TIDEPOOLS Jennifer Tsai


Surgery is a paradox. A trove of confusing stimuli. A complicated relationship. The choreography weaves routine between the macabre and the vibrant, skips brisk between magic and witchcraft. Two sides of the same coin, each equally vigorous. Lush. It owns potential, weeps promise. 

The verifiable clusterfuck conjures a confusing encounter for a green medical student: screams for attention while defying articulation. It zips skates slips across mind and tongue refusing capture. My response is incomplete, a stuttering work in progress, an unfinished study in scarlet. 

The pursuit of vulnerability is well rehearsed. Steel sings across skin to split Merlot-stained lips, opening secrets, eroding defense. The happy, triumphant sound of suction drinks in celebration, at once playful, juvenile – the declaration of a satisfied toddler finding the bottom of a juicebox. Until it is not. Until it is suddenly ominous, gurgling on error. 

Blood is much thicker than I imagined. The sticky, syrupy subject sits heavy with pigment like high-quality wall paint. It offers no weakness for light to lay claim. I have a sense that it could blind you. 

The cautery sears fat, ceases the crimson dance. Golden grease drips in glistening rings. Unnerving. It looks exactly like the sheen of oily spheres that orbit slick atop steaming bowls of red-spiced noodle soup. Sustenance. Visions of food seem disturbing in the operating room, and yet for fear of eating too much or lack of time between cases, I often stand spine strained and starving. 

In one case, the surgeon delicately combs through anatomy, seeking parathyroid glands amidst the rubble of a ruined throat. He carefully dissects the fat golden-orange pods free, tests them in his highly-trained hands. They do not collapse as he compresses, refuse to bow between his fingers — a sign he has found his treasure. He motions for a flat surface — a surrogate cutting board. Minces the delicate glands into paste with his scalpel. Asks for a new blade — sharper. He divides his harvest into four equal parts, buries each portion deep in acreage carved from the muscle of her neck. The agricultural expanse is expected to yield within the month, cherished by tendrils of tiny vessels. New roots. A transplant. Repotting of sorts.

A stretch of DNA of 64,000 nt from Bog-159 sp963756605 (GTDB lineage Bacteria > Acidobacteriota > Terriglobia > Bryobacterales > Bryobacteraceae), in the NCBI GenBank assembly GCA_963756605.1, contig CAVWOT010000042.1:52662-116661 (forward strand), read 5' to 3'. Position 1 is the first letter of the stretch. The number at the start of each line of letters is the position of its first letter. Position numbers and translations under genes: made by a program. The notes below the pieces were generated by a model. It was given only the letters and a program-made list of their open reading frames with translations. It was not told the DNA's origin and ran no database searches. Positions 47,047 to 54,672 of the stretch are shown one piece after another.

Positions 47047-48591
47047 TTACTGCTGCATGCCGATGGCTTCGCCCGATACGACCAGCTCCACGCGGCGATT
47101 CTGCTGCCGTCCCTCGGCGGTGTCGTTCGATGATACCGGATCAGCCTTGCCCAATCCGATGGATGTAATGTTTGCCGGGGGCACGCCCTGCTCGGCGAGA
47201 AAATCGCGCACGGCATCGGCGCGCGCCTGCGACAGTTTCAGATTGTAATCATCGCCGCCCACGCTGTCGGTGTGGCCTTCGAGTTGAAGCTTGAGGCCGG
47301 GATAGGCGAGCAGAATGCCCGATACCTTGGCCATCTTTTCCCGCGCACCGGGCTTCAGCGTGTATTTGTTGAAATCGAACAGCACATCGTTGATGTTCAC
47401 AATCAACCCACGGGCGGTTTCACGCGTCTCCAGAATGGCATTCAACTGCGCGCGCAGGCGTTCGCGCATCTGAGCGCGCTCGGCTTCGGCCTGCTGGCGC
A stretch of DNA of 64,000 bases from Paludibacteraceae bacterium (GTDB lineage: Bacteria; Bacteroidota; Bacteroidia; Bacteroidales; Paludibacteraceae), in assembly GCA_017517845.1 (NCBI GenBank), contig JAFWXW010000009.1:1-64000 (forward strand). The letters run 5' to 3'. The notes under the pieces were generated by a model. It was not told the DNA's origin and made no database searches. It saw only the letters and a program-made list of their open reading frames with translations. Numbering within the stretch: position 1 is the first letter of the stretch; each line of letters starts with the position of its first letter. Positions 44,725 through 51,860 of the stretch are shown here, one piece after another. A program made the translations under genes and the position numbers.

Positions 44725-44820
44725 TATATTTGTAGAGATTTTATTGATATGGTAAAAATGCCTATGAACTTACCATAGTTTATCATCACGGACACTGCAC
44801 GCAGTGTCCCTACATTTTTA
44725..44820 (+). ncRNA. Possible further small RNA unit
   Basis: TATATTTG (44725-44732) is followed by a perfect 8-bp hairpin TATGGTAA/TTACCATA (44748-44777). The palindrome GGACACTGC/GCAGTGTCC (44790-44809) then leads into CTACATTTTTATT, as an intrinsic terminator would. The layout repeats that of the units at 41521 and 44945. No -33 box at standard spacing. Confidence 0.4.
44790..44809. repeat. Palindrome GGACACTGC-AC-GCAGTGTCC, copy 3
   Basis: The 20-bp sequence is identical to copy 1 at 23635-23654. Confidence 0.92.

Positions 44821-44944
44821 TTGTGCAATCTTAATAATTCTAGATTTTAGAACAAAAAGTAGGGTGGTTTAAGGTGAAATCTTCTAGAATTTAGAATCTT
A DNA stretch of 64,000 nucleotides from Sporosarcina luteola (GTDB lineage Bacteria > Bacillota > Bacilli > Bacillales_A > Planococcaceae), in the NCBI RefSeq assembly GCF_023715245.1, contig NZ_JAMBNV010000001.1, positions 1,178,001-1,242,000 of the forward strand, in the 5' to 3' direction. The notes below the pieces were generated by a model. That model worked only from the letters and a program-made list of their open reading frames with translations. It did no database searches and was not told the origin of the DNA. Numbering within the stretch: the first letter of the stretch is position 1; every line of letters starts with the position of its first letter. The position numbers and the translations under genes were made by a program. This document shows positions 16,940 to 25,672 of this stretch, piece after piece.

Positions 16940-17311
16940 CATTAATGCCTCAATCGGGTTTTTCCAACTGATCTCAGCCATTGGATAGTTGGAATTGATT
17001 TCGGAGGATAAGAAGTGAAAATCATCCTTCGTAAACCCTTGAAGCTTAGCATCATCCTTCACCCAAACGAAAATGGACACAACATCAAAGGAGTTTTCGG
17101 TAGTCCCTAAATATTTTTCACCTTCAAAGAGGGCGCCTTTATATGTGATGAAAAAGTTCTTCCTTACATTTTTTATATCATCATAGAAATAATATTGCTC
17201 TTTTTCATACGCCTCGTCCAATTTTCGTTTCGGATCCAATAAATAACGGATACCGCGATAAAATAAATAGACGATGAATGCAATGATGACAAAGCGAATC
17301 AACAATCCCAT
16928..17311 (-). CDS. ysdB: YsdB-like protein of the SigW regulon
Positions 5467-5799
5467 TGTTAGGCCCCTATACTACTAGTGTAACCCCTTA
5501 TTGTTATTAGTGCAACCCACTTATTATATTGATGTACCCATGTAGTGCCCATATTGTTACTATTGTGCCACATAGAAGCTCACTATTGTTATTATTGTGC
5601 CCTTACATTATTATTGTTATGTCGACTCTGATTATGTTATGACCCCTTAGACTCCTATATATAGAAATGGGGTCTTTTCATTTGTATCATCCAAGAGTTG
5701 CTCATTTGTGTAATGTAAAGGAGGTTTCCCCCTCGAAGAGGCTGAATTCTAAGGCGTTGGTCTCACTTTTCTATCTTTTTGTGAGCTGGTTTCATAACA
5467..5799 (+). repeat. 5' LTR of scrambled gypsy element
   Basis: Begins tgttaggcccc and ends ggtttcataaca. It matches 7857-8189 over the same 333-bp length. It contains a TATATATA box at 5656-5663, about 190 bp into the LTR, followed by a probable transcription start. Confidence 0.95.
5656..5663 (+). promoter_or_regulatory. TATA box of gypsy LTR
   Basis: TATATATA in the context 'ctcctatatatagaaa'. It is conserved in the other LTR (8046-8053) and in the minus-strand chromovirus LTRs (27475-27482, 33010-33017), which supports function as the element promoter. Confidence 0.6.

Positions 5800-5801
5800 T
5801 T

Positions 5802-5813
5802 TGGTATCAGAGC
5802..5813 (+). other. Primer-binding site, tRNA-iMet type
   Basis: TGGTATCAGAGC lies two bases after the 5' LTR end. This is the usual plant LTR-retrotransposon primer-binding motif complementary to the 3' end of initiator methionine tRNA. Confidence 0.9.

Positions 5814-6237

Another surgeon pauses his prep to note the tissue damage inflicted by a patient’s colostomy bag. The stool macerates the skin, he says. Macerate – the process of softening or soaking food in liquid. For flavor. For ease of chewing. I was introduced to the term on Food Network, watched granules of sugar and splashes of rum lick up the sides of tender strawberries. The surgeon points to the raw, red, patches of skin. Angry. Macerated? Yes. By the stool, he says.

When I was young, efforts to see my relatives were mediated by distance. We met in the middle, favoring the Hawaiian islands as our in between, the halfway point between Taiwan and Michigan. My grandfather would take me out to the tide pools every morning, hold my chubby hand as I stumbled across black lava rocks, gleefully searching, buoyed by curiosity. I was never tired of the same routine, always stopped at each crater. I found joy in the homes built from destruction. 

In the body, open cavities are irrigated. They call the saline, “juice.” “Give me some juice.” They stop suction and watch the liquid pool. Clear to the bottom, a delicate ecosystem. A home built from destruction. Only here, instead of darting shards of silver fish, slow crawling hermit crabs, snail shell swirls, this crater sleeps vessels, tissue stumps charred black by Bovey, tattered muscle, open fascia. The pool shimmers red, translucent like an unset cherry jello. Gapes to the sky, reflects the beam of the OR lights instead of a dazzling tropical sun. Evacuated. Still. 

I search for signs of life. 

Jennifer Tsai is a third year medical student interested in the intersections of race, science, and society from social medicine and narrative medicine perspectives.